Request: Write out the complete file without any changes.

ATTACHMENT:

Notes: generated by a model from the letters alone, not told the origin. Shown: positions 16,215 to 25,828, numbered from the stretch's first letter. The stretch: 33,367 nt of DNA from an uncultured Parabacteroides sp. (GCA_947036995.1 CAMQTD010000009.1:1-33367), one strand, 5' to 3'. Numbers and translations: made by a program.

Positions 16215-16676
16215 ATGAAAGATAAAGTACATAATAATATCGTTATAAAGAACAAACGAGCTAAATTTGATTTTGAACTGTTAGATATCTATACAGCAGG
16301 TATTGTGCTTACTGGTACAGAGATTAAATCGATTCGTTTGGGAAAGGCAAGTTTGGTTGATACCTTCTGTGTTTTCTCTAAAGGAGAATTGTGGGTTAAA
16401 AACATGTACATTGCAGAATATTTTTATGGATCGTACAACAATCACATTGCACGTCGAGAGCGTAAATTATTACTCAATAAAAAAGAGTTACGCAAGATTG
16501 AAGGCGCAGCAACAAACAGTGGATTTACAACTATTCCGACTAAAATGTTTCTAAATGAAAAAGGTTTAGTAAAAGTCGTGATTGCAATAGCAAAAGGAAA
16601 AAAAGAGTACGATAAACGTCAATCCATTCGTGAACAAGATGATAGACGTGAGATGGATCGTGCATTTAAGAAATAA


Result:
Notes: generated by a model from the letters alone, not told the origin. Shown: positions 16,215 to 25,828, numbered from the stretch's first letter. The stretch: 33,367 nt of DNA from an uncultured Parabacteroides sp. (GCA_947036995.1 CAMQTD010000009.1:1-33367), one strand, 5' to 3'. Numbers and translations: made by a program.

Positions 16215-16676
16215 ATGAAAGATAAAGTACATAATAATATCGTTATAAAGAACAAACGAGCTAAATTTGATTTTGAACTGTTAGATATCTATACAGCAGG
16301 TATTGTGCTTACTGGTACAGAGATTAAATCGATTCGTTTGGGAAAGGCAAGTTTGGTTGATACCTTCTGTGTTTTCTCTAAAGGAGAATTGTGGGTTAAA
16401 AACATGTACATTGCAGAATATTTTTATGGATCGTACAACAATCACATTGCACGTCGAGAGCGTAAATTATTACTCAATAAAAAAGAGTTACGCAAGATTG
16501 AAGGCGCAGCAACAAACAGTGGATTTACAACTATTCCGACTAAAATGTTTCTAAATGAAAAAGGTTTAGTAAAAGTCGTGATTGCAATAGCAAAAGGAAA
16601 AAAAGAGTACGATAAACGTCAATCCATTCGTGAACAAGATGATAGACGTGAGATGGATCGTGCATTTAAGAAATAA